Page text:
Posting | Hardware | Software | Formats | Optimizing files | Optimizing quality
Posting an image in a mailing is just a matter of including the web site address of the file in the mailing. For email, it's best to reference the location of the image, which is a snap once you have the image archived on a web site: just type in the web address of the image, like this: HTTP:// and in the current email programs, the conversion to a link is automatic - just type in the address and the program makes the link. That way you can put in a number of pictures without clogging (and possibly crashing) the recipient's mailbox. Getting the actual image up onto the  web site is a different matter. You can only do this from a web site which is up and running.

If you don't have your own web site, you have two options:
1. Start your own personal web page - you can do this for free through HTTP:// , HTTP:// and other hosting services for free, HTTP:// and other commercial hosting services for a fee. In the process of setting up your page, you will be given instructions on how to post images.
2. Make arrangements with someone you know or a hospital web site to put images on their web site in your own separate directory. Whoever runs the web site should be able to either do it or walk you through it.
3. Free server space for images is available through several sources, such as

Posting | Hardware | Software | Formats | Optimizing files | Optimizing quality
Hardware: However, before you can post images, you have to have image files. Slides or X rays need to be scanned into the proper file format for web use - jpg format. Most companies charge a fair bit for doing this, which is why I do my own, but if I were only doing this occasionally, I would have someone else do it - it otherwise isn't worth the trouble, getting a scanner, tweaking the picture, etc. Your hospital may be able to accommodate you - most VA hospital medical illustration departments eat this stuff for breakfast.

What I use:
Clinical (color) pictures
Digital Cameras
Sony Mavica - (original version), which has too poor resolution for any detail work, but saves to a floppy.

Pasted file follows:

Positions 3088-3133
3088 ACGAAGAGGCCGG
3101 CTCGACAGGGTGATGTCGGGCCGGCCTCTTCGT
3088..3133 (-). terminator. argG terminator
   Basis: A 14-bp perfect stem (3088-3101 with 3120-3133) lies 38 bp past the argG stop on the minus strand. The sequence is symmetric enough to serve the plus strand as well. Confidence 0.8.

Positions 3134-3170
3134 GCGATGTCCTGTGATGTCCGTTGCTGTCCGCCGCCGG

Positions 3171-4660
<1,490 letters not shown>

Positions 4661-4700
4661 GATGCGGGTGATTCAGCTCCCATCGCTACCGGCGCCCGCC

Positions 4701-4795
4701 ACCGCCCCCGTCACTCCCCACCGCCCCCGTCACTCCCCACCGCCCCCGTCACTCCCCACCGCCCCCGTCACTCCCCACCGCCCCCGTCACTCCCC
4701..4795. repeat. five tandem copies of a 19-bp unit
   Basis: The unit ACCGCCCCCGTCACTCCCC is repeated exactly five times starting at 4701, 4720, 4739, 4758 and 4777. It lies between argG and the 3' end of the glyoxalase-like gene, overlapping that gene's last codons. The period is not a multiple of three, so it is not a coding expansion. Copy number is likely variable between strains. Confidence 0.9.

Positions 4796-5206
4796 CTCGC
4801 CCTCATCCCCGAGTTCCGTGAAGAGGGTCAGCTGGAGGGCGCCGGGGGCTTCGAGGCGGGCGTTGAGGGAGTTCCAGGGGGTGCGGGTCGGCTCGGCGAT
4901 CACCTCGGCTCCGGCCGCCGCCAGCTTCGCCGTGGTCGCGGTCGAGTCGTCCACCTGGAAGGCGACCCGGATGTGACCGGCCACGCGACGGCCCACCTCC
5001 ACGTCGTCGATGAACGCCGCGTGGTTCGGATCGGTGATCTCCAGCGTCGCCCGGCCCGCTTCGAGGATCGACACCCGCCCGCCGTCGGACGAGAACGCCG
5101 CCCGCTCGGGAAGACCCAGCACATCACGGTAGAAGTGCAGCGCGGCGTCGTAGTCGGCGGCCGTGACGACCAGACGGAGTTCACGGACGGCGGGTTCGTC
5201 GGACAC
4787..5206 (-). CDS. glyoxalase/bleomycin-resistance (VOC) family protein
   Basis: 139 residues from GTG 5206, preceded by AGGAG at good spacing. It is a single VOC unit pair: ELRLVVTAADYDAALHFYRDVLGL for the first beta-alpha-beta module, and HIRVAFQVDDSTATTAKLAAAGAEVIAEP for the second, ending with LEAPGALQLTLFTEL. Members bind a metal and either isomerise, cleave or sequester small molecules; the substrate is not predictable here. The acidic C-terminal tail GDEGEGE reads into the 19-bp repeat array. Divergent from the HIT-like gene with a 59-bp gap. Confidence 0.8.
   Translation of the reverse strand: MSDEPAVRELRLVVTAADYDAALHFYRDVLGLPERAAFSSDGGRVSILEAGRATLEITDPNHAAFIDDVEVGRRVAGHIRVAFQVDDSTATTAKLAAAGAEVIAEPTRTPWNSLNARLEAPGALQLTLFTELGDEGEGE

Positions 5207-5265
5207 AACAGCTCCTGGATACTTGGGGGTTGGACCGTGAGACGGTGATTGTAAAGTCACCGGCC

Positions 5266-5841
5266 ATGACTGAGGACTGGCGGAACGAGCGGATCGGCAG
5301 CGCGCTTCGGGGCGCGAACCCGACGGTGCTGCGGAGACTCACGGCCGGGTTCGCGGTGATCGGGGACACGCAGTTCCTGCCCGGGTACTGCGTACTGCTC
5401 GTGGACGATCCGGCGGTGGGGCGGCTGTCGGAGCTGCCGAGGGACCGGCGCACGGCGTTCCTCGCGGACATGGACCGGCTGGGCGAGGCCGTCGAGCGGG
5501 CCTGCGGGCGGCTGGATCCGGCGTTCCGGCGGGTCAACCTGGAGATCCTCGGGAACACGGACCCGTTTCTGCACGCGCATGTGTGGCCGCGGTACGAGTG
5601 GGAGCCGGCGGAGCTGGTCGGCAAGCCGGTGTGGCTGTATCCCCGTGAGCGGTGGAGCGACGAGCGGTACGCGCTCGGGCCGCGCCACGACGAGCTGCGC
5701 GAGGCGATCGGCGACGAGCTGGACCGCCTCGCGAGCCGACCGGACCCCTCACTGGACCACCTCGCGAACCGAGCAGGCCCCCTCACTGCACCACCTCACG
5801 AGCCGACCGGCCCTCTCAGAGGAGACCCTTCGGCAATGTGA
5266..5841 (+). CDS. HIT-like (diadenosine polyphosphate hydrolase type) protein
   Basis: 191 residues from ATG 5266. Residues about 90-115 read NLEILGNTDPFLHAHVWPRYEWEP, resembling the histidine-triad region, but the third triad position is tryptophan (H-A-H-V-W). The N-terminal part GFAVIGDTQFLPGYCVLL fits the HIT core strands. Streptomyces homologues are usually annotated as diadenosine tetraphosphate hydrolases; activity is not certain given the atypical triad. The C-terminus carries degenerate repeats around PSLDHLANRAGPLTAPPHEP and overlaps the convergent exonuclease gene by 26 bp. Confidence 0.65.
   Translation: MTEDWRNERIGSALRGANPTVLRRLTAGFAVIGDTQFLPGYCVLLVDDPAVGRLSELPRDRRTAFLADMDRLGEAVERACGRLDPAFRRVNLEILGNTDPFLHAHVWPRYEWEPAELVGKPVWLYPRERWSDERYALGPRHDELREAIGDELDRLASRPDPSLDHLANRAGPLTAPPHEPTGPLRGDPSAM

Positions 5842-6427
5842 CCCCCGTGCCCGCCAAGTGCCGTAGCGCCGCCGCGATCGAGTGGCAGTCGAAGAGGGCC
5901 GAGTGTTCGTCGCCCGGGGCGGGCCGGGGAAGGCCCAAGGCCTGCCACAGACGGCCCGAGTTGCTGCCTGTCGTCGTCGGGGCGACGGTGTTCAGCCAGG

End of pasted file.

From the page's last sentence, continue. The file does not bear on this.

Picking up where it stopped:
Casio QV-10 + Snappy video to parallel port capture. Too poor resolution for any detail work, but absolutely least expensive system.
Sony Mavica MVC-FD81, which has a resolution of 1024 X 768 pixels (.78 megapixels) and will also take up to 6 second MPEG movies, saves to a floppy. This has replaced slides as my primary photo tool - It is satisfactory for both clinical and Xray use.
Nikon Coolpix 990, which has higher resolution (3.34 megapixels) and better focusing algorithms than the Mavica, but a poorly designed flash which casts strong shadows on extreme closeup shots, making it unsuitable for intraoperative macro shots. Disappointing.

Scanning Slides

Slides: I use an HP Photo Smart Slide scanner. This produces too much artifact on slides of X rays, but is very easy to use and very slick for clinical pictures.

What to do for Xrays
Taking slides of X rays: I use Fujichrome ASA 100 (cheap) and manually set my shutter speed at a 45th of a second or longer to avoid taking a picture of the black line which travels down the fluorescent bulb at 50 -60 cycles per second. I then set the aperture on automatic. When shooting close ups with this setup, pay attention to the aperture your camera chooses, and increase the exposure time as needed to keep the aperture within your camera's range - e.g. the number should be greater than 2.8. Use a copy stand for exposure times longer than 1/10 second.
Scanning slides of X rays: I use a Microtek ScanMaker 35t plus. This unit is slow and a bit difficult to adjust, but very powerful, and can provide extreme magnifications - much better resolution than the HP unit above.
Scanning Regular X rays: Flatbed scanner with transparency adapter: I have tried the HP Flatbed scanner, but surprisingly, this can produce artifact and crashes the computer when the Xray film is larger than and overlaps the scanning.